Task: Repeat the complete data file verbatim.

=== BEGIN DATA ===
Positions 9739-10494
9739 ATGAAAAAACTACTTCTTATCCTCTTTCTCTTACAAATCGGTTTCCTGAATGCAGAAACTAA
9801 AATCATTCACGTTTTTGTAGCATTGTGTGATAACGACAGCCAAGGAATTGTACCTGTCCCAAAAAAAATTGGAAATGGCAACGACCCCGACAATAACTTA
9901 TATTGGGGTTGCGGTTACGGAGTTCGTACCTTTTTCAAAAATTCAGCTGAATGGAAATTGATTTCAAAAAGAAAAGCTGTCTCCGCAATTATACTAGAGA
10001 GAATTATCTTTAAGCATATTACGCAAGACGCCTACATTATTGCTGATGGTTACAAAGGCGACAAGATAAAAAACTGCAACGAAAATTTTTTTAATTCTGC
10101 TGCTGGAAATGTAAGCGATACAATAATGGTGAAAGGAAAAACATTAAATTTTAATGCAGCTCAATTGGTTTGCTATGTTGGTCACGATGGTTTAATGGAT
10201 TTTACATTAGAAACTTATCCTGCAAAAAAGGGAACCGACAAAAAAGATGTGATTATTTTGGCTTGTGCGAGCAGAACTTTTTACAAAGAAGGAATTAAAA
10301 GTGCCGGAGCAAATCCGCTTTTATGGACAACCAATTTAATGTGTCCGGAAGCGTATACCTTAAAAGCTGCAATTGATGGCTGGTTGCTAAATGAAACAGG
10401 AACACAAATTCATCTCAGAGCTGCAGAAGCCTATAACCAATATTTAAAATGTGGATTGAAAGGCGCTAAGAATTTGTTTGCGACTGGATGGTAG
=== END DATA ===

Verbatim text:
Positions 9739-10494
9739 ATGAAAAAACTACTTCTTATCCTCTTTCTCTTACAAATCGGTTTCCTGAATGCAGAAACTAA
9801 AATCATTCACGTTTTTGTAGCATTGTGTGATAACGACAGCCAAGGAATTGTACCTGTCCCAAAAAAAATTGGAAATGGCAACGACCCCGACAATAACTTA
9901 TATTGGGGTTGCGGTTACGGAGTTCGTACCTTTTTCAAAAATTCAGCTGAATGGAAATTGATTTCAAAAAGAAAAGCTGTCTCCGCAATTATACTAGAGA
10001 GAATTATCTTTAAGCATATTACGCAAGACGCCTACATTATTGCTGATGGTTACAAAGGCGACAAGATAAAAAACTGCAACGAAAATTTTTTTAATTCTGC
10101 TGCTGGAAATGTAAGCGATACAATAATGGTGAAAGGAAAAACATTAAATTTTAATGCAGCTCAATTGGTTTGCTATGTTGGTCACGATGGTTTAATGGAT
10201 TTTACATTAGAAACTTATCCTGCAAAAAAGGGAACCGACAAAAAAGATGTGATTATTTTGGCTTGTGCGAGCAGAACTTTTTACAAAGAAGGAATTAAAA
10301 GTGCCGGAGCAAATCCGCTTTTATGGACAACCAATTTAATGTGTCCGGAAGCGTATACCTTAAAAGCTGCAATTGATGGCTGGTTGCTAAATGAAACAGG
10401 AACACAAATTCATCTCAGAGCTGCAGAAGCCTATAACCAATATTTAAAATGTGGATTGAAAGGCGCTAAGAATTTGTTTGCGACTGGATGGTAG